rhythms; while others use the full sweep of the orchestra, and the surprise is
that a chorus has become a haunting duet, or a well-known instrumental has
been given words.
When they do "Stranger in Paradise" from Kismet, they eschew the
Broadway version and return to Borodin's original melody. They sing the
Carmina Burana chorus "O Fortuna" and the chorus from Beethoven's "Ode to
Joy" so convincingly that you wonder why the composers thought they needed
something so big.
I'm going to stop trying to describe the indescribable. Let me sum up
this way: If you love opera, I think you'll find this is a breath of fresh air
without ever showing disrespect to the original. If you hate opera, I think you'll
discover that it isn't opera you hate at all, and when it's performed like this you
realize it can be wonderful.
I hope they stay together long enough to make a few dozen more albums.
With Harper's Monthly and The New Yorker indulging in lunatic-fringe
hate campaigns against George W. Bush, it's a breath of fresh air to open
Atlantic Monthly's April issue and read something not just sane, but wise.
Indeed, I recommend the whole issue, from the ironic opening editorial to
the puzzle at the end. But above all, read the article "The Mind of George W.
I know, I know, usually when an article or book has a title like that, you
expect it to be a hatchet job. But this is neither an attack nor a puff piece.
Instead, Richard Brookhiser seriously examines the way that George W. Bush
governs -- in a style different from any of his predecessors.
Brookhiser is not blind to Bush's faults (what president doesn't have
them?), but he is also aware of his strengths, which are considerable. Nor does
he subscribe blindly to the shibboleths of the "intellectual" (read: groupthink)
Left. Bush stupid? Hardly. Bush may not be "well-spoken," but that doesn't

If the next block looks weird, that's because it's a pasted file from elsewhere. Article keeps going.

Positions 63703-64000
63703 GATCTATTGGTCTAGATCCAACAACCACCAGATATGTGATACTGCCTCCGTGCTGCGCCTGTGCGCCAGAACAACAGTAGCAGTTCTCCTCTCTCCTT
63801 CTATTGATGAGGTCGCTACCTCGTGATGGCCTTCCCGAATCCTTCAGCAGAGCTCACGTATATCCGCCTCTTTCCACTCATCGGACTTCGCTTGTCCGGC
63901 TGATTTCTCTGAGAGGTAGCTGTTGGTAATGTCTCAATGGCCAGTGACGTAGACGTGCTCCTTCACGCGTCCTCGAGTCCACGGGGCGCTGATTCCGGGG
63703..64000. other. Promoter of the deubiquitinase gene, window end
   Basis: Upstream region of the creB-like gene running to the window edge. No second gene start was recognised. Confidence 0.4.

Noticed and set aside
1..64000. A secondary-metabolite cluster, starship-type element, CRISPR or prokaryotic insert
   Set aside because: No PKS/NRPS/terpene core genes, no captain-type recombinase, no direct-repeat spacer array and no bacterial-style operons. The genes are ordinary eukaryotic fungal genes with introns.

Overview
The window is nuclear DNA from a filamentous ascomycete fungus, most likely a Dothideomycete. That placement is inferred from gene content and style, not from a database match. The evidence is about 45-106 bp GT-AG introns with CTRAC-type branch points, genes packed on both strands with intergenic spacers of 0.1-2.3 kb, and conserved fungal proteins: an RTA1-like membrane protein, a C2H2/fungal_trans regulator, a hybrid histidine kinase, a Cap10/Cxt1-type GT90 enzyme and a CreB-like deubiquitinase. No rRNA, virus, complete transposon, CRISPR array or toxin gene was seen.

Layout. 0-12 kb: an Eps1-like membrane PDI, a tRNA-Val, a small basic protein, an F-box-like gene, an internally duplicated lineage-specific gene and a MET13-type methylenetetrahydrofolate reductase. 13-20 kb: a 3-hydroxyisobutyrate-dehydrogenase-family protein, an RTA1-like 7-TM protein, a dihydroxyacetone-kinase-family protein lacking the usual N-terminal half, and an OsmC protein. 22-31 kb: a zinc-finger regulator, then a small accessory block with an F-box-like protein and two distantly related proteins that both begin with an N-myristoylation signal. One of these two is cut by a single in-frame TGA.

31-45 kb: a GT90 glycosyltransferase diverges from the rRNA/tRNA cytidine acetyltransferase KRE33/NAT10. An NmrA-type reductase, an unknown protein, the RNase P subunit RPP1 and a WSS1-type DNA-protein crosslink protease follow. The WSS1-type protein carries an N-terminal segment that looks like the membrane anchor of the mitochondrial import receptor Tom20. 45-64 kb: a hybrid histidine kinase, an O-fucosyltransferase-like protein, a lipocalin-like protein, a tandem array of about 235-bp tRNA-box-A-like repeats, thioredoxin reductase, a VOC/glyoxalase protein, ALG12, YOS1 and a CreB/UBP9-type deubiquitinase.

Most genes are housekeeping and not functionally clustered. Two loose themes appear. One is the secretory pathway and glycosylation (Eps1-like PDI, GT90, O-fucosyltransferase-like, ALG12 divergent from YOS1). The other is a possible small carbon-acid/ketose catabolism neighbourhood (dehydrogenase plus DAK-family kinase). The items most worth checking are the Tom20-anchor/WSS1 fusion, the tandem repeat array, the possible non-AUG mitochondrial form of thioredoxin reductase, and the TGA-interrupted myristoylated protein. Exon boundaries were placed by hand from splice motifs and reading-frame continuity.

mean he's the puppet of his advisers.
What he has is the remarkable ability to listen to people who don't agree
with him and avoid having all his information filtered through a few like-thinking advisers. He prays about his decisions but never uses that as a
cudgel or window-dressing -- he keeps his conversations with God to himself,
and persuades others to his point of view using only reason and evidence.
The April issue won't be on the stands that much longer.
Do we need another book about Bill Clinton? Much as I loathed him, I
also dislike flogging a dead horse.
But I picked up Dereliction of Duty anyway. It's a personal memoir of
Air Force Lt. Col. Robert "Buzz" Patterson's service as military aide ("milaide")
to the president during much of Clinton's presidency.
Some of the things he talks about are petty -- rudeness, drunkenness
now and then, friends and associates who treat soldiers like caddies or
servants. What presidency ever proceeds without embarrassing moments?
But gradually you come to realize that the attitude of contempt for the
military and the lack of a sense of responsibility for national defense was not
just Clinton's alone, but rather the attitude of the entire coterie around him. If
anything, Al Gore was even more contemptuous.
And by the end of the book, you realize that the election of George W.
Bush really did come just in time, because from the moment of his election
morale in the armed forces began to improve, and from the moment he took
office, the military began to be able to plan to protect America despite the
appalling cutbacks imposed during the Clinton years.
There are many Democrats who take national defense seriously -- I'm